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Ethernet MAC

Altera_Forum
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Hello. 

Looking for a free Ethernet MAC controller with MII (10Mbit). Does Altera has it?
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Altera_Forum
Honored Contributor II
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Hi Daixiwen, 

 

Can you please elaborate on your figures? I need to send udp packets at a rate of 60Mbits/sec, however am only getting up to 11Mbits/sec. Are your values for sending using the ethernet benchmarking application? Is your Ethernet making a GbE or 100mbps link?  

 

Is the Nios system capable of sending UDP packets at 60Mbits/sec on a 100mbps link or do I need to focus my attention on a hardware based solution? 

 

Thanks 

D
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Altera_Forum
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I managed to reach about 80Mbits/s on a 100Mbs link. But as said, it required some tweaking... I got the highest speed improvements by putting the packet data in a double port on-chip RAM, and placing key functions from newlib, µC OS and the TCP/IP stack in a tightly-coupled instruction memory. 

And yes, I used the UDP send benchmark for this measurement.
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Altera_Forum
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Daixiwen, 

 

Thats great to know. I was getting high speeds for UDP receive (Board side) but not sending. I am trying everything at the moment to make my design more effecient. I am using basically all the suggestions of the Ethernet Benchmarking Example, however cannot get the c2h compiler working for alt_cksum. I get an error in Nios saying that there are too many connections to the tightly coupled data master, however sopc suggests that it is only packet_memory attached.. so i have to error check that one today.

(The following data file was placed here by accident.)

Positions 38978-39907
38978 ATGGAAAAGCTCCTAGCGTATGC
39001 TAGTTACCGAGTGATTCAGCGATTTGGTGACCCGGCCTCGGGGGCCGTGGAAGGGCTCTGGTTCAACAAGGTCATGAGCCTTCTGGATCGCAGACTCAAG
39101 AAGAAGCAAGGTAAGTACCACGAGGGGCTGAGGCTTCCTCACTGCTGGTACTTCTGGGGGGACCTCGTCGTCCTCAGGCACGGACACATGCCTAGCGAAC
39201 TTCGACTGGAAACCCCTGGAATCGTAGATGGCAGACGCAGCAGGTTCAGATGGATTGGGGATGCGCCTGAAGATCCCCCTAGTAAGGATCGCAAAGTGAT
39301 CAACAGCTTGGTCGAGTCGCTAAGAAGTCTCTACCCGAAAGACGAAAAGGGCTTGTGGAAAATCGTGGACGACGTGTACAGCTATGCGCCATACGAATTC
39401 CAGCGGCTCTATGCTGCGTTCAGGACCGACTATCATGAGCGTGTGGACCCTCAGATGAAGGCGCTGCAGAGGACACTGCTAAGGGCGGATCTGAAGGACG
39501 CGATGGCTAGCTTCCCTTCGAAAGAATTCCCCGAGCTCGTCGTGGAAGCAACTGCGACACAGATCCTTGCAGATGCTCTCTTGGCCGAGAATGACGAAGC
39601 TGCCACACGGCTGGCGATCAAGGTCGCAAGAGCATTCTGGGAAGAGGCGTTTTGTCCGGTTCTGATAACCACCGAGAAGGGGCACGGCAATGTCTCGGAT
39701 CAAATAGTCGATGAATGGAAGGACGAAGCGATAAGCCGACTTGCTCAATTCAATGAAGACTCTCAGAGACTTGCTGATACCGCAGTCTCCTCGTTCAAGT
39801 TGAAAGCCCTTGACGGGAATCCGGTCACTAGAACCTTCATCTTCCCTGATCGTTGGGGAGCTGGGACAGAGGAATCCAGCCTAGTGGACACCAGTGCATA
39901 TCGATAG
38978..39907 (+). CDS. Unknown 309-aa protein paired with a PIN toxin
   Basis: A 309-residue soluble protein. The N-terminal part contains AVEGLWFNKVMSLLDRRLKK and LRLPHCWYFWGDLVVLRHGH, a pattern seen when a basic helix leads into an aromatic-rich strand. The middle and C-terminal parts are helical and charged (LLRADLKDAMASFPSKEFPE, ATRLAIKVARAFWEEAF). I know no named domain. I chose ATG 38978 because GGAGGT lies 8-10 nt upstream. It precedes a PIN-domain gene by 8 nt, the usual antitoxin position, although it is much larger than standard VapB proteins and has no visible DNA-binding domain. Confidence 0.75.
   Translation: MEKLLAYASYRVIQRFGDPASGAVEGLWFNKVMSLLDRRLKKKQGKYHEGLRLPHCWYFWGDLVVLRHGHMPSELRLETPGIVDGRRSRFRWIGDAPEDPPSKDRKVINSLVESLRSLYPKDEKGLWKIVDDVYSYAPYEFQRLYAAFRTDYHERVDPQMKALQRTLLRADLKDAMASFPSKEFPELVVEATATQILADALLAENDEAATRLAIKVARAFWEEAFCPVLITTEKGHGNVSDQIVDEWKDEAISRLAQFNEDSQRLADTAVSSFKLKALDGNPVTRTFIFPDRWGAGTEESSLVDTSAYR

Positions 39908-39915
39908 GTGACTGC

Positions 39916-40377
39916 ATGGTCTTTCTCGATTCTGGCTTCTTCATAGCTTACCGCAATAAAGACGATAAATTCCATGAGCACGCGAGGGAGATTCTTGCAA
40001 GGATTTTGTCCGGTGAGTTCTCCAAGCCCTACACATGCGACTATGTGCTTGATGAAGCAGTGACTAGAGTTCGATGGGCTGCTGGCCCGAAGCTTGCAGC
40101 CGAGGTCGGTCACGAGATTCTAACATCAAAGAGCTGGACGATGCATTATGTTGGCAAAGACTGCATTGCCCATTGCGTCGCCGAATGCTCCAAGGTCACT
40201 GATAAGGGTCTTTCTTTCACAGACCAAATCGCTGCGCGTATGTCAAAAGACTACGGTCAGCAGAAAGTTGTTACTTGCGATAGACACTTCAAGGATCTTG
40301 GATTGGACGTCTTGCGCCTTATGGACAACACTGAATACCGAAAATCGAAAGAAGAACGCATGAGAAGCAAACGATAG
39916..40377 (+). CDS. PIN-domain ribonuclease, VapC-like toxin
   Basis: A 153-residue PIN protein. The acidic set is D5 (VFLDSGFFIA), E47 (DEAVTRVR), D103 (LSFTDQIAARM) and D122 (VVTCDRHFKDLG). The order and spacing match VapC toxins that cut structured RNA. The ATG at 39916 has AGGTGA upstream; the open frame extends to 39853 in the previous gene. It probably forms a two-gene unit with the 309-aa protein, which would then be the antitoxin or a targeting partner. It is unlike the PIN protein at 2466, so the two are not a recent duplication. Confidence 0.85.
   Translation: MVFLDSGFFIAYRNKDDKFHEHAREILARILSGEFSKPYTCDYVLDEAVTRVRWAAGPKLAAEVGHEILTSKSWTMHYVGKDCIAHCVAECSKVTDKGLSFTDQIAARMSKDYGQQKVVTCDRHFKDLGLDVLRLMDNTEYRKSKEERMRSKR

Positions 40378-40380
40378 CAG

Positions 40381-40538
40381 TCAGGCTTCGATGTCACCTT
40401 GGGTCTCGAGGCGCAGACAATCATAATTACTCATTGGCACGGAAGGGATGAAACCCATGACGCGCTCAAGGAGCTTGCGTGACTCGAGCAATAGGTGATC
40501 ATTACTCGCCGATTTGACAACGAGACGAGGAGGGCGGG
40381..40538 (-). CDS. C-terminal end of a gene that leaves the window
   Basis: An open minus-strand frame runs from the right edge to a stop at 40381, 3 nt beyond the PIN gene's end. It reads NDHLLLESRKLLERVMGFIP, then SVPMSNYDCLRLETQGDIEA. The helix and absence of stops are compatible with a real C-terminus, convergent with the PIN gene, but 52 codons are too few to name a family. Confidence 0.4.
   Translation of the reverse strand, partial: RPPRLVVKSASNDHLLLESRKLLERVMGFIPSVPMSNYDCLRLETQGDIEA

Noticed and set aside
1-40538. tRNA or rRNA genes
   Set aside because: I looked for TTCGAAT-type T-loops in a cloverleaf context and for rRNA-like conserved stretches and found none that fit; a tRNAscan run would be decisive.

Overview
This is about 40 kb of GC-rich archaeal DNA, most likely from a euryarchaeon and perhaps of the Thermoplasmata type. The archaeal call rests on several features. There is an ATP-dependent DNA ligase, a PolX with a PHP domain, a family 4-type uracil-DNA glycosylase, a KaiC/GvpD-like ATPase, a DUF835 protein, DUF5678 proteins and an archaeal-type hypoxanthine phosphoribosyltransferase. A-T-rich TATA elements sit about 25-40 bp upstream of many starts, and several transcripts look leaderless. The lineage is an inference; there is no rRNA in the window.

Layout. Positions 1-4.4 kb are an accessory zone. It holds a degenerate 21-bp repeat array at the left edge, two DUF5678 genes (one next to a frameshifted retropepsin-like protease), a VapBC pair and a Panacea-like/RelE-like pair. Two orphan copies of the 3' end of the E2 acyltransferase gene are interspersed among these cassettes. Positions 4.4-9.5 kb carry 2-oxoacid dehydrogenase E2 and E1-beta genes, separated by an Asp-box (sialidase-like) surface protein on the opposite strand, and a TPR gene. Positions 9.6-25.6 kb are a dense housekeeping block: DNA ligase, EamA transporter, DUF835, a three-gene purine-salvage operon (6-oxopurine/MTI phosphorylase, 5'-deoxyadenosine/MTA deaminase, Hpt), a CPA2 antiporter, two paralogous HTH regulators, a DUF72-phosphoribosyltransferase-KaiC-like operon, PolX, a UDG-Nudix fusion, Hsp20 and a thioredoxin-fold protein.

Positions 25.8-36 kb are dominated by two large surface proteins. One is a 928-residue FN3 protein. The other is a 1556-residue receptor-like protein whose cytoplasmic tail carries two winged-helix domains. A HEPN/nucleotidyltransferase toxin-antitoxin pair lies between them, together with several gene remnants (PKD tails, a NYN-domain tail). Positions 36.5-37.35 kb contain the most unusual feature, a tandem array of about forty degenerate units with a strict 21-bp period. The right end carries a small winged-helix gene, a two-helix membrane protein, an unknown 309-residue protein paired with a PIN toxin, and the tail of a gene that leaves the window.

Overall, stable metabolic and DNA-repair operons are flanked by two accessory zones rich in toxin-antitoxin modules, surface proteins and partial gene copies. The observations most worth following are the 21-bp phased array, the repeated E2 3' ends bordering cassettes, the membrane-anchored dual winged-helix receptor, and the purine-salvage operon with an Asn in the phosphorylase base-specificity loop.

With regard to placing key funcutions in the tci memory, are you referring to changing the Linker Script memory allocations in system properties of Nios? ie. Program memory -> memory attached to tightly coupled instruction master? 

 

Thanks alot,  

D.
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Altera_Forum
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You can't use the c2h checksum together with a tightly coupled data memory. A tightly coupled data memory can only be connected to one master, and the c2h instantiation would require a second master. You can only have one at a time. 

From my experience, on my design and in my testing conditions, using the c2h checksum was actually slower than doing the checksum in software on a tightly coupled data memory. But this is strongly application dependant. 

Don't forget to compile the software with optimisations! By default in the debug mode there are no optimisations, and the code is really slower. 

 

For the last point, I first profiled the application to see what functions were the most used, and placed them in a tightly coupled instruction memory. For that you first need to add a parameter to the compiler so that it puts each function in a different linker section, and then use a custom linker script to put those sections in the tightly coupled instruction memory. I can try and find out my software project where I did this if you want more details.
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Altera_Forum
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Hi Daixiwen,